The stimulation of plant growth by elevated CO2 concentration has been widely observed. Such fertilization, and associated carbon storage, could dampen future increases in atmospheric CO2 levels and associated climate warming1. However, the CO2 fertilization of plant biomass may be sensitive to nitrogen supply 2-4. Herein we show that in the latest decade of a long-term perennial grassland experiment, low ambient soil nitrogen availability constrained the positive response of plant biomass to elevated CO 2, a result not seen in the first years (1998-2000) of the study. From 2001 to 2010, elevated CO2 stimulated plant biomass half as much under ambient as under enriched nitrogen supply, an effect mirrored over this period by more positive effects of elevated CO2 on soil nitrogen supply (net nitrogen mineralization) and plant nitrogen status under enriched than ambient nitrogen supply. The results did not strongly support either the progressive nitrogen limitation hypothesis, or the alternative hypothesis of priming of soil nitrogen release by elevated CO2. As nitrogen limitation to productivity is widespread, persistent nitrogen constraints on terrestrial responses to rising CO2 are probably pervasive. Further incorporation of such interactions into Earth system models is recommended to better predict future CO2 fertilization effects and impacts on the global carbon cycle.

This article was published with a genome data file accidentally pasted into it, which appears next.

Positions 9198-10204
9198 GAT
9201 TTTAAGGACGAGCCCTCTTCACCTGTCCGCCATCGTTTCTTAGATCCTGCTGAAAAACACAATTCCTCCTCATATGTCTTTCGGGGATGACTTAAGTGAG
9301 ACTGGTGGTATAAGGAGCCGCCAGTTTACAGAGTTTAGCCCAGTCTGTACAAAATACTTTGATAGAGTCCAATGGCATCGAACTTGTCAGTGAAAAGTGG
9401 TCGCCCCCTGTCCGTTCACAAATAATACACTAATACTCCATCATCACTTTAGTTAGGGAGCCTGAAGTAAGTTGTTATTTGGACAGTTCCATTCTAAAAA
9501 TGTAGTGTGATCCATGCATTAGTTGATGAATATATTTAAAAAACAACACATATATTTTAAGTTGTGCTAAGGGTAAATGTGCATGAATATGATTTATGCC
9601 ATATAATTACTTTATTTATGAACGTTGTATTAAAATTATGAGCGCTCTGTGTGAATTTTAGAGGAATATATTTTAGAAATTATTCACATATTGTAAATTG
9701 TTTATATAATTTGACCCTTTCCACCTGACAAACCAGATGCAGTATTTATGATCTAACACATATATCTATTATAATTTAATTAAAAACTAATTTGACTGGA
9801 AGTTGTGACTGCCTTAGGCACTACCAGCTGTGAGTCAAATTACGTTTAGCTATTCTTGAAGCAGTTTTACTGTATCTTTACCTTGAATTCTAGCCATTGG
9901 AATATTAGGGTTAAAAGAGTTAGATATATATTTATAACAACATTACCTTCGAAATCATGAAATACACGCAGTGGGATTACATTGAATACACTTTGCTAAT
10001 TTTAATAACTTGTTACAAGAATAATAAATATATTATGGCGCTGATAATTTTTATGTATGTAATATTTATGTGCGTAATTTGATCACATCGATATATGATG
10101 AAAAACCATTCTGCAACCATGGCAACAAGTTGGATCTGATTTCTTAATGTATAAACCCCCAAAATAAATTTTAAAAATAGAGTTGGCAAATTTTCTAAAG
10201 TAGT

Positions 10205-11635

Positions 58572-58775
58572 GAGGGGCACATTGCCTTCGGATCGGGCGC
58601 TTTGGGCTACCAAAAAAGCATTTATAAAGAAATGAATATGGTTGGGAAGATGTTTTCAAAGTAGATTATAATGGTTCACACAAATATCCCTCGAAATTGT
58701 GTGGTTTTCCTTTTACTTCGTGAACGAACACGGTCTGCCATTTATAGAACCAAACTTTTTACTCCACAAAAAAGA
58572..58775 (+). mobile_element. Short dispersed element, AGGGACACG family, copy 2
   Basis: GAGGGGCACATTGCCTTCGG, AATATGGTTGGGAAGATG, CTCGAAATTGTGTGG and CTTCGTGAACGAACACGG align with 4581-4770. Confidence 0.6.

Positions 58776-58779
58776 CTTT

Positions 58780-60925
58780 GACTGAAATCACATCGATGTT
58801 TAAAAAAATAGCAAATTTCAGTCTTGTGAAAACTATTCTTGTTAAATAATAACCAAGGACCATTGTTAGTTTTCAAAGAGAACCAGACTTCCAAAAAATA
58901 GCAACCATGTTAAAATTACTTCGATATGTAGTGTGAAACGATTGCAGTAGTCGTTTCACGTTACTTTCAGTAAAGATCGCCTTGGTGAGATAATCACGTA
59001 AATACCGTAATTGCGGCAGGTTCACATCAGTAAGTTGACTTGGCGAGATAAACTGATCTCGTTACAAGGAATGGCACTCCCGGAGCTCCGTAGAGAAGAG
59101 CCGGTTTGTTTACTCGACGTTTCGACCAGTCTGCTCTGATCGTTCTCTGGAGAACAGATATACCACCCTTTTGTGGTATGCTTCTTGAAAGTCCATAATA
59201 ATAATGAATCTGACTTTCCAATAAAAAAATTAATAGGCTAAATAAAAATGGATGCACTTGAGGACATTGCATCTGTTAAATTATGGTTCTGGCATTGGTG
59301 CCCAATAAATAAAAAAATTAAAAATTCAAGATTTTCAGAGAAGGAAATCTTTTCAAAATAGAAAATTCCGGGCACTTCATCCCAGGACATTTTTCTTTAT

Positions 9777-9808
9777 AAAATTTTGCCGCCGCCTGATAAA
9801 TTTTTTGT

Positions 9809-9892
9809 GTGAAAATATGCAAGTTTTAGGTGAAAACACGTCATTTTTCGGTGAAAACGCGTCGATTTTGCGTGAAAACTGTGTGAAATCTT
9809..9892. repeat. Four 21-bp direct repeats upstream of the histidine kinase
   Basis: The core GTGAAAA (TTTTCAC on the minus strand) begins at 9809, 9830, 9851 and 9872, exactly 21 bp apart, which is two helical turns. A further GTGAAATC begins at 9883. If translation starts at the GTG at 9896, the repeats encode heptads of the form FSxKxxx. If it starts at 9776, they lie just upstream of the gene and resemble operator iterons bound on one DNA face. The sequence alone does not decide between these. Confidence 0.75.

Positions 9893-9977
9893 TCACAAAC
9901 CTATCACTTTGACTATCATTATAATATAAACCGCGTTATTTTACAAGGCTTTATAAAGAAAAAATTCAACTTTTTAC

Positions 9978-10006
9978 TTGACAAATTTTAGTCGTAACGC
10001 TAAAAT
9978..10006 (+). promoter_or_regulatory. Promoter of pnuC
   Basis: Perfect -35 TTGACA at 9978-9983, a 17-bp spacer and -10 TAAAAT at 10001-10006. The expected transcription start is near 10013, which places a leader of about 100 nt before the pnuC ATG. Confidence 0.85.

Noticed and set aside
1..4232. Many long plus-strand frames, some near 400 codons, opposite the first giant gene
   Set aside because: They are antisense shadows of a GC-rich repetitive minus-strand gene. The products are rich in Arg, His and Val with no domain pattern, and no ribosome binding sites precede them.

Bibliographical noteFunding Information:
This work was supported by the US Department of Energy (DOE/DE-FG02-96ER62291 and DE-FC02-06ER64158) and the National Science Foundation (NSF Biocomplexity 0322057, NSF LTER DEB 9411972 (1994–2000), DEB 0080382 (2000–2006), and DEB 0620652 (2006–2012), and NSF LTREB 0716587) and the University of Minnesota.